If both AUD/USD returns and volatility are lower when carry is low or negative, then reducing the level of currency hedging for foreign-currency-denominated assets, in our view, could make sense in the current environment. However, it is important for investors to also consider the correlation between Australian dollar returns and the foreign assets they are hedging.

Our analysis of the data suggests investors need to proceed with caution.

The underlying assumption is that the unhedged currency exposure will provide a diversification effect at the total portfolio level. For this diversification effect to be present, there needs to be a high positive correlation between the returns on the Australian dollar and global equities.

By way of illustration, when equity markets have suffered periods of negative returns, these have tended to coincide with a weaker AUD. For example, the AUD/USD spot rate fell 19.7% in 2008, while the S&P 500 Index also lost 38.5%. If the investor was unhedged in terms of currency exposure, the S&P 500 Index loss in AUD terms was much lower, at 18.8%. In this case, the weaker AUD has added value to the portfolio, partly offsetting the losses suffered on foreign equity investments. Investors were better off unhedged.

This relationship depends on the correlation between the investor’s domestic currency and equity market performance. The chart below shows the rolling 12-month correlation between the monthly returns on the AUD and the MSCI World Equity Index in local currency terms. While the correlation is generally positive, it is not stable and was negative for most of 2017.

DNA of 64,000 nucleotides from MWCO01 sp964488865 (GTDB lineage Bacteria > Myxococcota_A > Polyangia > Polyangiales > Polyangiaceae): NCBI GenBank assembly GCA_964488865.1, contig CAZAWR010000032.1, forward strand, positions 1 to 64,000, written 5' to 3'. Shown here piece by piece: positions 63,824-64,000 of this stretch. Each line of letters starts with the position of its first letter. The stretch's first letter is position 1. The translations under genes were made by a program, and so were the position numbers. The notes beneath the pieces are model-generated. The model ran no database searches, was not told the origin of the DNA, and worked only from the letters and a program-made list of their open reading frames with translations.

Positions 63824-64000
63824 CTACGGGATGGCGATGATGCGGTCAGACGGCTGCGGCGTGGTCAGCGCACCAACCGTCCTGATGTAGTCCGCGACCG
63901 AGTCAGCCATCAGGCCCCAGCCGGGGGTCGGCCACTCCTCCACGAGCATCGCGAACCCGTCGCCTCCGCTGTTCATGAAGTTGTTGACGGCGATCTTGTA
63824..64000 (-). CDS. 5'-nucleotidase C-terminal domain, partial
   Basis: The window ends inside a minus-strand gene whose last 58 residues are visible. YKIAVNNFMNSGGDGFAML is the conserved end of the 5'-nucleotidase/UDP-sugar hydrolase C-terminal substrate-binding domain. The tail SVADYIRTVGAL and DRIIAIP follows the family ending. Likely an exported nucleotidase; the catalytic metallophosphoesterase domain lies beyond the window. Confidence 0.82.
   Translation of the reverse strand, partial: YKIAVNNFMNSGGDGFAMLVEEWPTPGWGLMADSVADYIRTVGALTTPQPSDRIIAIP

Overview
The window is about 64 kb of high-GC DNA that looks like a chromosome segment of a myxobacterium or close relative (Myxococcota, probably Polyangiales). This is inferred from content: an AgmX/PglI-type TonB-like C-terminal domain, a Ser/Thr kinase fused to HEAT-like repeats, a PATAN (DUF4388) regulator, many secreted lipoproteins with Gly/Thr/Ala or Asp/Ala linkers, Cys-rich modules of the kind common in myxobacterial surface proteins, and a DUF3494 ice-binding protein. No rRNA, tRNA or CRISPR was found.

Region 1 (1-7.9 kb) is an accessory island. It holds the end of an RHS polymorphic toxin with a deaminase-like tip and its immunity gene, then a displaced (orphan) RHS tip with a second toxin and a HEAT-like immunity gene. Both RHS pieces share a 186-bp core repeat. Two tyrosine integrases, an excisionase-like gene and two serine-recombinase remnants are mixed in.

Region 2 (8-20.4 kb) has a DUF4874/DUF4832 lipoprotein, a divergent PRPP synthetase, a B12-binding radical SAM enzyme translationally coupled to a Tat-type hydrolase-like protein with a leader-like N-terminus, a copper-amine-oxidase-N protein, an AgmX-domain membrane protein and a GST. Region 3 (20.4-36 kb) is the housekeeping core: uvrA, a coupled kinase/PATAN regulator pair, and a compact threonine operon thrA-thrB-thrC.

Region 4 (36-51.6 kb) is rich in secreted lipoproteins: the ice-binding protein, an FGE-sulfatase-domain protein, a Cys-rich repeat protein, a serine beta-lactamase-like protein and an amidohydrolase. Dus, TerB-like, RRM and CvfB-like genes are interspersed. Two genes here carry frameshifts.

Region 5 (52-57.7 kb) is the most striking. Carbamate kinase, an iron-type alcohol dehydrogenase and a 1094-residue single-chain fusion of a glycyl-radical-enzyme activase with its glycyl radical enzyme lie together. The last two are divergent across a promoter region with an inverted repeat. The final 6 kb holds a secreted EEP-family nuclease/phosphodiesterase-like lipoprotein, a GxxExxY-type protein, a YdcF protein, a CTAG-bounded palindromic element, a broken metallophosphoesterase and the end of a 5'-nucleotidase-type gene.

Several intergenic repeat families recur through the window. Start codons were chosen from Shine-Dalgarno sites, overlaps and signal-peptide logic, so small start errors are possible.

12-month rolling correlation between the Global Equities and AUD/USD exchange rate

Source: Bloomberg and Insight Investment as at 30 March 2018. *Global Equities = MSCI World Local Currency Index.

As interest rate differentials increase, the correlation between the performance of AUD/USD and global equities has also increased. By contrast, with low interest rate differentials correlation falls, while at negative levels, the correlation is close to zero. Investors may need to reassess their assumptions regarding correlation and the diversification effect in the current environment.

Conclusion on the merits of hedging

We believe, based on the above analysis, that low or negative interest rate differentials have two key implications for AUD investors with global equity exposures:

  1. The impact of carry on the AUD’s performance is more complex than analysts suggest. Our study shows that the AUD is a more risky currency during periods of high carry. As carry levels fall, monthly returns also fall and the temptation for investors is to lower their currency hedging.
  2. If the objective of lowering hedges is to improve returns on foreign equities, we suggest investors proceed with caution. Lower correlation could mean the worst-case scenario occurs where the AUD appreciates when global equity prices are falling. In this case, the investor will face losses both on the underlying assets and their currency translation.

 

Adam Kibble is a Product Specialist at Insight Investment. This article is general information and does not consider the circumstances of any investor.